Material examined. MÉXICO. Guerrero. During field surveys for pests on agave annually from 2013 to 2017, C. distanti was observed in some mezcal agave plantations in Guerrero. It was detected in 2 plantations of papalote mezcal agave (A. cupreata Trel. & Berger) located in Xochipala (17.754301°N, 99.713319°W; 1,911 masl) and in Quetzalapa (18.355608°N, 99.181216°W; 957 masl). It also was detected in 4 plantations of espadín mezcal agave (A. angustifolia Haw.) in “La Minilla” (18.355906°N, 99.181400°W; 962 masl), “El Rancho frio” (18.388102°N, 99.169001°W; 1,114 masl), “El Llano” (18.379902°N, 99.154601°W; 1,155 masl), and “El Horno” (18.390106°N, 99.160403°W; 1,140 masl) located in Quetzalapa, Municipality of Huitzuco de los Figueroa, Guerrero. We collected (18–20 Mar; 5–7, 13–15 Apr, and 6 Jun 2015) adult bugs on mezcal agave espadín (A. angustifolia Haw.) and mezcal agave papalote (A. cupreata Trel. & Berger) in plantations in “La Minilla”, “El Llano,” and “El Horno.” Additional specimens also were detected in a nursery (18.339303°N, 99.185136°W; 913 masl) in Quetzalapa, Guerrero. Voucher specimens from this study have been deposited in Departamento de Zoología, Instituto de Biología, Universidad Nacional Autónoma de México, Ciudad de México, Mexico and the Smithsonian Institution, National Museum of Natural History, Washington, DC, USA.
Currently, 8 species of Caulotops are known, 5 of which occur in Mexico, including C. distanti (Schuh 2002–2013). Cautolops distanti can be distinguished from other known species of the genus by the following combination of characters (Henry 1985): body length 4.1 mm or less, first antennal segment pale with apex and sub-basal ring fuscous, and central area of corium usually with yellow or orange wedge-shaped streak. In the field, this species may be found on heart leaves and the basal parts of leaves, generally feeding in the afternoon (between 7:00 P.M. and 9:00 P.M.; sunset at 7:00 P.M.). Most of the feeding occurs on the upper surface (adaxial) of the leaf, but some specimens also feed on the lower leaf surface (abaxial).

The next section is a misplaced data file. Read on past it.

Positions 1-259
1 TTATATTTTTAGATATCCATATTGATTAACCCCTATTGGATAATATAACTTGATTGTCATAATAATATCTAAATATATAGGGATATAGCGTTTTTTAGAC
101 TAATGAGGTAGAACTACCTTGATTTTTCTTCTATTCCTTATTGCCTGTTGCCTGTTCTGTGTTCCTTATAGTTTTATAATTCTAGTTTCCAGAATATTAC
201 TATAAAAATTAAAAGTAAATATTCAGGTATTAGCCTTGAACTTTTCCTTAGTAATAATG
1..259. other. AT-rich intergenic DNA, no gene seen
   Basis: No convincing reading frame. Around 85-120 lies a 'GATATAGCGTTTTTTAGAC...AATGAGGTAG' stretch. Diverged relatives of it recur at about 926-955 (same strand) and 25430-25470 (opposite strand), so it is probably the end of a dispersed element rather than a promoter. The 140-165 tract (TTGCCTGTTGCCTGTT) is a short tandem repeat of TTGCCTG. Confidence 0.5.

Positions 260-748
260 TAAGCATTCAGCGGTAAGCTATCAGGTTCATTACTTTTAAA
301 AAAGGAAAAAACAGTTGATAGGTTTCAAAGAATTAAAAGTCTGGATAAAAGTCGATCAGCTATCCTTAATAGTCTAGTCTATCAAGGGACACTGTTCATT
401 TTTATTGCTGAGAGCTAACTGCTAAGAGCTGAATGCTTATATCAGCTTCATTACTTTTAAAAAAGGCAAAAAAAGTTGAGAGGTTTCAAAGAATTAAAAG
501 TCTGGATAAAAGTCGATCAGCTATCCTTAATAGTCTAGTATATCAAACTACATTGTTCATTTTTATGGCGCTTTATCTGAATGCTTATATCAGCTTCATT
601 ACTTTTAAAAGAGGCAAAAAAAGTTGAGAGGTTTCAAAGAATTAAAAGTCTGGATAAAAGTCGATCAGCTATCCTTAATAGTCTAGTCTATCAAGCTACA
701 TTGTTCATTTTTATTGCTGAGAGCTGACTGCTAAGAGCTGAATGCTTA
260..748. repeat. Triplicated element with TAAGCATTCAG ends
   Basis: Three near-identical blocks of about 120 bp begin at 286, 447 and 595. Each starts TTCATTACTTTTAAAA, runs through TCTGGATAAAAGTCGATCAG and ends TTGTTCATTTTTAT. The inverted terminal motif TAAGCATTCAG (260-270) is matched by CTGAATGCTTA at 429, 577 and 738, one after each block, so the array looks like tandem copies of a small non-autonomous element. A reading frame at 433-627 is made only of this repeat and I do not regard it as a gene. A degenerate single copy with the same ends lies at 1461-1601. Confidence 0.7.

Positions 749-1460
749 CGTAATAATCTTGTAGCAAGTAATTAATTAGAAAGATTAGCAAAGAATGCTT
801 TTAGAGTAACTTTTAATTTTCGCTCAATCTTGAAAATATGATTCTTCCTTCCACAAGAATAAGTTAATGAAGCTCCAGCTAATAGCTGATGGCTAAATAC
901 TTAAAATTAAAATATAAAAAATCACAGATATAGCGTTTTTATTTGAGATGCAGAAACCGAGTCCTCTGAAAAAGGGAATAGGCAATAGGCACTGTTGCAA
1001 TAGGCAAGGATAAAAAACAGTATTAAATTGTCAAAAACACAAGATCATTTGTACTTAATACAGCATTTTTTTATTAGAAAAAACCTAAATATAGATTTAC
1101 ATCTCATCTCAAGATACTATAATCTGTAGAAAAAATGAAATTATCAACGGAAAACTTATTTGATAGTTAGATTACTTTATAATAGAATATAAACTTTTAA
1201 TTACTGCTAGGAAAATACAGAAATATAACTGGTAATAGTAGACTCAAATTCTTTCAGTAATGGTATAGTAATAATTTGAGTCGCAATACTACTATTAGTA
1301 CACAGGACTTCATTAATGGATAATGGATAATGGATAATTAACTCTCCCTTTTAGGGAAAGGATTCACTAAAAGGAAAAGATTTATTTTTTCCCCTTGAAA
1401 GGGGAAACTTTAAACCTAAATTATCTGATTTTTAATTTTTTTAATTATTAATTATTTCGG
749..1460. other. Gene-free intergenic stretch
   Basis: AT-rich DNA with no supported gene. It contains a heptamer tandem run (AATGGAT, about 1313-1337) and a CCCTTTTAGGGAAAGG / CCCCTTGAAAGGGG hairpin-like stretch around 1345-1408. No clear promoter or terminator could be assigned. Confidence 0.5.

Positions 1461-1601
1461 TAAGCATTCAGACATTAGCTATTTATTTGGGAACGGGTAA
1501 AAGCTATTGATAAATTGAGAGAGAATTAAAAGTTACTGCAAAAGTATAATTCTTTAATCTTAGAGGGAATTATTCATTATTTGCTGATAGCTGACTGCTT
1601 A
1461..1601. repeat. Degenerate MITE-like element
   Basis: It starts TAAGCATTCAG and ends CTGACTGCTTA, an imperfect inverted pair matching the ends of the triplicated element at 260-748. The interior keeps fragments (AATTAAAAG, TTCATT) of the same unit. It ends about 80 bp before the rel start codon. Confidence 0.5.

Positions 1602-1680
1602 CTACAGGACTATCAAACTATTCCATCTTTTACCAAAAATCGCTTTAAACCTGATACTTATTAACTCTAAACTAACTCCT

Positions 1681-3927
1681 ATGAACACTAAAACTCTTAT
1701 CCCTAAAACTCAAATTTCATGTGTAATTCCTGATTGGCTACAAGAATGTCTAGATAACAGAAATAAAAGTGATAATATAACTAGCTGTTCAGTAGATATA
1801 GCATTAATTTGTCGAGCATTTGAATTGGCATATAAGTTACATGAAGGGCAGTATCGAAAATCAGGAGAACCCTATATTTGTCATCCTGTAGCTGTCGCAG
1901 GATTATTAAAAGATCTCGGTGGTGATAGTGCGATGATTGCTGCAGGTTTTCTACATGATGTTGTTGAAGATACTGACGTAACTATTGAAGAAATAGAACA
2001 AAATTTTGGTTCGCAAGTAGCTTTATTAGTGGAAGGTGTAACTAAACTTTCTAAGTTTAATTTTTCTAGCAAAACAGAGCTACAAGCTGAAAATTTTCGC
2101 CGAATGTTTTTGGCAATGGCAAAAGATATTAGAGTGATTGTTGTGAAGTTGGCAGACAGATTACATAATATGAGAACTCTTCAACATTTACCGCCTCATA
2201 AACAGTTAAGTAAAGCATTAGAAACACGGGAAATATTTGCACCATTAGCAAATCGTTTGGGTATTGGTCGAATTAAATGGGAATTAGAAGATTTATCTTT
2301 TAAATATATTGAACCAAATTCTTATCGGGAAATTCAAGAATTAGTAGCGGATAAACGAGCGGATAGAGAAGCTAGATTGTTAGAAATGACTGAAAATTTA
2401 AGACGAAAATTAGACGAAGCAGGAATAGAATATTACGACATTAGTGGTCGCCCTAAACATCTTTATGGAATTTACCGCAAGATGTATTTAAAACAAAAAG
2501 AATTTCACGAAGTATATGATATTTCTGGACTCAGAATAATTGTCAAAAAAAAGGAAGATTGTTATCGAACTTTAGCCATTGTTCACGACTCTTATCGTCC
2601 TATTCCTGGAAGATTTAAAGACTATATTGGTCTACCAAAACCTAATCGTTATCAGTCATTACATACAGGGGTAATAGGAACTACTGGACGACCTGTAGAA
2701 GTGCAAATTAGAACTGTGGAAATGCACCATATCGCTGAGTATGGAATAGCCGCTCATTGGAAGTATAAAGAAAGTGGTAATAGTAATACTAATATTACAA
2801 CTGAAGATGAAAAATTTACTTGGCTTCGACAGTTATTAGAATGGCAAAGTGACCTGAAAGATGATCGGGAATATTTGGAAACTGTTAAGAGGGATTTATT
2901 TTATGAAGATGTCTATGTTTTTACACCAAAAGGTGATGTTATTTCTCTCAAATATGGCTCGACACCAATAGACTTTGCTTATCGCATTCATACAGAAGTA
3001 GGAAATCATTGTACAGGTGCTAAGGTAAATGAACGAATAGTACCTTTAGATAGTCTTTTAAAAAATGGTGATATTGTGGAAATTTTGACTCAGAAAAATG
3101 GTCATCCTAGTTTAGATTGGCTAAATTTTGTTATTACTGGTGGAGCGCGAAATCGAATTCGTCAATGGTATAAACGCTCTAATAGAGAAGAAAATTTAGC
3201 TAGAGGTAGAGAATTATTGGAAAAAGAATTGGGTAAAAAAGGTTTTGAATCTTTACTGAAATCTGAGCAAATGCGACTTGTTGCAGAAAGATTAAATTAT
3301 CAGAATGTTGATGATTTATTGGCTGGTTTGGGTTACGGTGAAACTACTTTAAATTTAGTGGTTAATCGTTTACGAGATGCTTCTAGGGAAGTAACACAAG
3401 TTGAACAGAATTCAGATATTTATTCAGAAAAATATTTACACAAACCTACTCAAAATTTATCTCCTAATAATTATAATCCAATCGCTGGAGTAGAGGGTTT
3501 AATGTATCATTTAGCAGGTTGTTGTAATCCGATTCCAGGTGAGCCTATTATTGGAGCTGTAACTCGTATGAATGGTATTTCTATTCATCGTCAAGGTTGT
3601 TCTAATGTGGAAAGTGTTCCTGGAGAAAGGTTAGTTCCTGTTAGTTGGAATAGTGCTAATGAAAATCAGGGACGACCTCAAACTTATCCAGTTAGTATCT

At this time, the impact of damage by C. distanti does not appear serious on mezcal agaves “espadín” and “papalote” in Guerrero, but it is important to implement additional studies to determine its behavior, habits, population dynamics, distribution, and to further evaluate the magnitude of damage caused by this plant bug on wild and cultivated agaves. Although it is possible that C. distanti could transmit plant pathogens or toxins that might affect agave, Wheeler (2001) documented that Miridae are poor disease vectors.
We extend our thanks to Daniel Castro Rodríguez and Luis Figueroa Ocampo (producers of mezcal maguey) for access to their maguey plantations in Quetzalapa, Guerrero, and to Jorge M. Valdes-Carrasco (Colegio de Postgraduados) for some of the images used in this paper. We also thank Consejo Nacional de Ciencia y Tecnología (CONACYT) for providing a Postdoctoral scholarship for the first author at the Facultad de Ciencias Agropecuarias, Universidad Autónoma del Estado de Morelos.